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Institutionalizing Indefinite Detention

By       Message Stephen Lendman       (Page 4 of 8 pages) Become a premium member to see this article and all articles as one long page.     Permalink

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Weeks earlier, senators approved it. On December 18, Senator Carl Levin said "language of the Senate bill was dropped." He stopped short of explaining more.

On December 19, lawmakers removed her amendment. Deceptive language replacing it said: 

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NDAA "shall be construed to deny the availability of the writ of habeas corpus or to deny any Constitutional rights in a court ordained or established by or under Article III of the Constitution to any person inside the United States who would be entitled to the availability of such writ or to such rights in the absence of such laws."

Is means no one entitled to habeas "availability" shall be denied it. Anyone authorities arrest is assumed ineligible.

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On September 12, Southern District of New York federal Judge Katherine B. Forrest blocked Obama's indefinite detention law. 

She called it "facially unconstitutional: it impermissibly impinges on guaranteed First Amendment rights and lacks sufficient definitional structure and protections to meet the requirements of due process."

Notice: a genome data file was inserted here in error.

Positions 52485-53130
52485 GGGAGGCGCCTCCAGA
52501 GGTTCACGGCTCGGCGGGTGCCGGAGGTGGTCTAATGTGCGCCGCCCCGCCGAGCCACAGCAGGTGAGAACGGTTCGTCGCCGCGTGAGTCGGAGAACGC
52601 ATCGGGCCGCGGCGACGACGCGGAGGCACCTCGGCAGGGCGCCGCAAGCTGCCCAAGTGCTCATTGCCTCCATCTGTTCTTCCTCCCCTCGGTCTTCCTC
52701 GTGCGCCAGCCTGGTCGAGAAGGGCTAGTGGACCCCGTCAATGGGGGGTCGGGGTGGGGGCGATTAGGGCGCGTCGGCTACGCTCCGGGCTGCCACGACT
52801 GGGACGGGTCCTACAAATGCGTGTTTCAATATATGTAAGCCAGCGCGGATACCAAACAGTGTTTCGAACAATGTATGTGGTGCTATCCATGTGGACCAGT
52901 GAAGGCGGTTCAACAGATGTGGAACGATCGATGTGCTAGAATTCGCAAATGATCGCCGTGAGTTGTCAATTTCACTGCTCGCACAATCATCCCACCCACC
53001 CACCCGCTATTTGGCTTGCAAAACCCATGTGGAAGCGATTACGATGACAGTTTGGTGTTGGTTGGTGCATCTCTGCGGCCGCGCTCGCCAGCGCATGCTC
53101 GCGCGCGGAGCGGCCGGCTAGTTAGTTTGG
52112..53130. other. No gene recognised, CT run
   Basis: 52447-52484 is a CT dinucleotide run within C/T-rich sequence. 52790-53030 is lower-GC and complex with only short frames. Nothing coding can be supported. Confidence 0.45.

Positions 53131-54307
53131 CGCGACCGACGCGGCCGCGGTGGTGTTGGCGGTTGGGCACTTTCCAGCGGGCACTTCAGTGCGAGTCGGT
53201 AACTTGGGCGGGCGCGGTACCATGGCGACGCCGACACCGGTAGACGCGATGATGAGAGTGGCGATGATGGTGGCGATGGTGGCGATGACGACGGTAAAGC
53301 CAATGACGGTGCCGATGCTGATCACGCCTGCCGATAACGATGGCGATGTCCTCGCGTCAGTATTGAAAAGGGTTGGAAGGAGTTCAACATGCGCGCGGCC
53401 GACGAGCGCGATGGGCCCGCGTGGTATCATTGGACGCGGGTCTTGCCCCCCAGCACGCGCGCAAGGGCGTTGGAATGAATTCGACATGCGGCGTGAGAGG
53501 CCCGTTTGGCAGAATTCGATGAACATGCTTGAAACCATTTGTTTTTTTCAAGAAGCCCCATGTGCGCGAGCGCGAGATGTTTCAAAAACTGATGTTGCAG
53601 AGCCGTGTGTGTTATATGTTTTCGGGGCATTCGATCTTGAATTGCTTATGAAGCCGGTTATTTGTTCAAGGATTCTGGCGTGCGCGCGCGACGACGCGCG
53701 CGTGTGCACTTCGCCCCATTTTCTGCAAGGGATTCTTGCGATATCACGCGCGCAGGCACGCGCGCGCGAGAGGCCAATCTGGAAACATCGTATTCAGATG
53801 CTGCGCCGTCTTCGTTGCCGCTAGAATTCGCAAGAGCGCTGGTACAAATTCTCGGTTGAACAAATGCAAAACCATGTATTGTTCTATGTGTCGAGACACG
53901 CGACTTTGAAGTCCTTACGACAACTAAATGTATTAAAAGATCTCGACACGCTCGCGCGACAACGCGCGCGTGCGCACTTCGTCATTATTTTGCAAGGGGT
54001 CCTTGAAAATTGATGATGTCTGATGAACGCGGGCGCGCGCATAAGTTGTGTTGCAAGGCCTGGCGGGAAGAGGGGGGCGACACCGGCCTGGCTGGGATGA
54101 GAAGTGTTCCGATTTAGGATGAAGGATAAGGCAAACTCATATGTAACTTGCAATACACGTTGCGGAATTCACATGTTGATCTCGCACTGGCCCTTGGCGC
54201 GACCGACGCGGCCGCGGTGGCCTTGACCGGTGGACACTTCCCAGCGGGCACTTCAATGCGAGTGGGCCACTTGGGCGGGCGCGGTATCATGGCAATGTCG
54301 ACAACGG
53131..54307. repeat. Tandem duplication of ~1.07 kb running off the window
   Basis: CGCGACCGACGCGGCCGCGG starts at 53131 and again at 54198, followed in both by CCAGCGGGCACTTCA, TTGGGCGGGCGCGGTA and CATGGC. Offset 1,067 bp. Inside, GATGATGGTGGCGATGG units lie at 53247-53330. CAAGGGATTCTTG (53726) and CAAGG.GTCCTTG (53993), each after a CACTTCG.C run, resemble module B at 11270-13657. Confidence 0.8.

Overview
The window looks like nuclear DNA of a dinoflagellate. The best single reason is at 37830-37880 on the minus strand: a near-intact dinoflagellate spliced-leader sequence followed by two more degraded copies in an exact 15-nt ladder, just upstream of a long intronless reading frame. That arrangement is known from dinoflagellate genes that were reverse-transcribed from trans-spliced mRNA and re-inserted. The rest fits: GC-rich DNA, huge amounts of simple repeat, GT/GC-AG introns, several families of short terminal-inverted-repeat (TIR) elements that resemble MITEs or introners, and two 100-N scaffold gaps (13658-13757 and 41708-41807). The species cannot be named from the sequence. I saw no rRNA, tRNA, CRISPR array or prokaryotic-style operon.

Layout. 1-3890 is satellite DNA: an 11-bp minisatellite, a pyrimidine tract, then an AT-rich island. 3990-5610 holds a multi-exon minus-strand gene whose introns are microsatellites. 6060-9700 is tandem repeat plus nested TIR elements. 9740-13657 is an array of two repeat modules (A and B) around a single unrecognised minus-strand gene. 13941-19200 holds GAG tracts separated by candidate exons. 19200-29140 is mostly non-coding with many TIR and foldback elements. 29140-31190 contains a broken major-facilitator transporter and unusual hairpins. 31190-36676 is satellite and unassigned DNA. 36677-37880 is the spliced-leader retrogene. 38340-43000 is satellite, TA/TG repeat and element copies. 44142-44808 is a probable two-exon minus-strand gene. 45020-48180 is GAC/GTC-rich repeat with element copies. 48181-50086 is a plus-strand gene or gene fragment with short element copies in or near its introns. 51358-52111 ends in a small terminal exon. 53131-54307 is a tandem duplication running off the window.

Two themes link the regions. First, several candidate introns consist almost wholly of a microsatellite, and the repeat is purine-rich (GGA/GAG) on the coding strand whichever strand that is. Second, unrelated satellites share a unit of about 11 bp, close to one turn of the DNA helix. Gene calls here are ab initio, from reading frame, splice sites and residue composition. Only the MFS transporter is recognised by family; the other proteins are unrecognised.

She added that:

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"If, following issuance of this permanent injunctive relief, the government detains individuals under theories of "substantially or directly supporting' associated forces, as set forth in' the National Defense Authorization Act, and a contempt action is brought before this court, the government will bear a heavy burden indeed."

Plaintiffs successfully argued that ambiguous language like "substantially supported," "associated forces," and "directly supported" leave them and others vulnerable to lawless indefinite detention.

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I was born in 1934, am a retired, progressive small businessman concerned about all the major national and world issues, committed to speak out and write about them.

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